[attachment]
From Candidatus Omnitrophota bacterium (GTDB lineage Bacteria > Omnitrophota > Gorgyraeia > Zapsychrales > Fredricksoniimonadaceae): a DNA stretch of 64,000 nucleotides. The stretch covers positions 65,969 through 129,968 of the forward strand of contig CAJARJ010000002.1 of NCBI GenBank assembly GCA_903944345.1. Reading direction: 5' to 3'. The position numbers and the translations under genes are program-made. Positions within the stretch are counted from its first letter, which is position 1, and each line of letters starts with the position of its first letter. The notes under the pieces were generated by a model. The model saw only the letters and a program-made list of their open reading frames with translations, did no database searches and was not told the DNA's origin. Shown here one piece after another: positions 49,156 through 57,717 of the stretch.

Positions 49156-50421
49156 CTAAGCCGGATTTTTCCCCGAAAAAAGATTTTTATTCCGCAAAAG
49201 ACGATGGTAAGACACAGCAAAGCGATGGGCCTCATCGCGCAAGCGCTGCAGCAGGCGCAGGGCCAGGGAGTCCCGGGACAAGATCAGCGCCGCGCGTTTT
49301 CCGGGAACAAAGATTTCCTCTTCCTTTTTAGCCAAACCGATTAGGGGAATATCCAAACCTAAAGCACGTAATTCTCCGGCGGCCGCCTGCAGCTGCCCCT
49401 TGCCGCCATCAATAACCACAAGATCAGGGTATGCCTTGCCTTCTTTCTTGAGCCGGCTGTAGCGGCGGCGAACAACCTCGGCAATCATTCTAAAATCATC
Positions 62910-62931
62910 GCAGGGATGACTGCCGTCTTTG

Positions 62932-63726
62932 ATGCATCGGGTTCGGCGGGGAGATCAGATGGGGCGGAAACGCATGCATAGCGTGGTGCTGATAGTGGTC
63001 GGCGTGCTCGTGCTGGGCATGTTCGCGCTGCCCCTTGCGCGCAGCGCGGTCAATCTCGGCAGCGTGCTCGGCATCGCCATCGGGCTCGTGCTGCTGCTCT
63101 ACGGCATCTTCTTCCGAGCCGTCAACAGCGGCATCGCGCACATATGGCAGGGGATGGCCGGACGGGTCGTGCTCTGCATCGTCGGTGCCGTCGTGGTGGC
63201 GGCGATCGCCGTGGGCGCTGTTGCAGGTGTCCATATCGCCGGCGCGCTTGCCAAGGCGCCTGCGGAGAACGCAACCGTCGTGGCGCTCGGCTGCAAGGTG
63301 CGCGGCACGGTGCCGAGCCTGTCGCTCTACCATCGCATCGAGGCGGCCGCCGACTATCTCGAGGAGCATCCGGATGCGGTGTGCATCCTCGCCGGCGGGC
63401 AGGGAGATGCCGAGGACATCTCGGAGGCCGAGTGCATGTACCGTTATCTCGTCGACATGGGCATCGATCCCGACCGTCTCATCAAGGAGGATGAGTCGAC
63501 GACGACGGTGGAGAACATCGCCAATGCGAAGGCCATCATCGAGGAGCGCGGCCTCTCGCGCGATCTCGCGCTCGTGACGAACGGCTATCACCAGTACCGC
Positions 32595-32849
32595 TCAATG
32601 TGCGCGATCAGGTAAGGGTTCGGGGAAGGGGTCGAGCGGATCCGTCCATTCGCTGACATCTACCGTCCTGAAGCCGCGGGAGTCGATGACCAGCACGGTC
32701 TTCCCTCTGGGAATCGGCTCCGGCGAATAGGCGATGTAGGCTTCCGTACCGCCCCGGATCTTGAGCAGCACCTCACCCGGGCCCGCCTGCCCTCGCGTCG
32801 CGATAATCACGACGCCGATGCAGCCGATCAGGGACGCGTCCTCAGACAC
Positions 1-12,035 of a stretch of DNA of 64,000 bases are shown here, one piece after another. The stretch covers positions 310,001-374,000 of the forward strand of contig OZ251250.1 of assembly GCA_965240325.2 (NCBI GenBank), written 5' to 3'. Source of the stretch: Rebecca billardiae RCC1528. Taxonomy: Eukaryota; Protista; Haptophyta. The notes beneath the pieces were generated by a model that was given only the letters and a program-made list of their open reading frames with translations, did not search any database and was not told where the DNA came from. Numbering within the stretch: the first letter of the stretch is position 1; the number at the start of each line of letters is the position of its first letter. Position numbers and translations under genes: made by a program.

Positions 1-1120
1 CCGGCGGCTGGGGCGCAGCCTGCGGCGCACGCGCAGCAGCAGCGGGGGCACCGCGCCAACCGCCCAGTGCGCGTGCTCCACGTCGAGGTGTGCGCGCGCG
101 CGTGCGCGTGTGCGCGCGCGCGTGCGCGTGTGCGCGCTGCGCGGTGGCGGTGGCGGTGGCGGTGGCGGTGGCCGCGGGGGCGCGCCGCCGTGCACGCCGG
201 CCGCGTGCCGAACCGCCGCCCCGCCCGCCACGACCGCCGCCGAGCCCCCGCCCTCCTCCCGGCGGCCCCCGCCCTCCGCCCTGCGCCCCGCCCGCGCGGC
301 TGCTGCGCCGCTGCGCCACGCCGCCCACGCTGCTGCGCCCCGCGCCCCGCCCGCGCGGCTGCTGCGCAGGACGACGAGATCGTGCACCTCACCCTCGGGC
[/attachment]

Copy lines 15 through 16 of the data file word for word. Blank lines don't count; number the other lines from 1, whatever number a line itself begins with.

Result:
63401 AGGGAGATGCCGAGGACATCTCGGAGGCCGAGTGCATGTACCGTTATCTCGTCGACATGGGCATCGATCCCGACCGTCTCATCAAGGAGGATGAGTCGAC
63501 GACGACGGTGGAGAACATCGCCAATGCGAAGGCCATCATCGAGGAGCGCGGCCTCTCGCGCGATCTCGCGCTCGTGACGAACGGCTATCACCAGTACCGC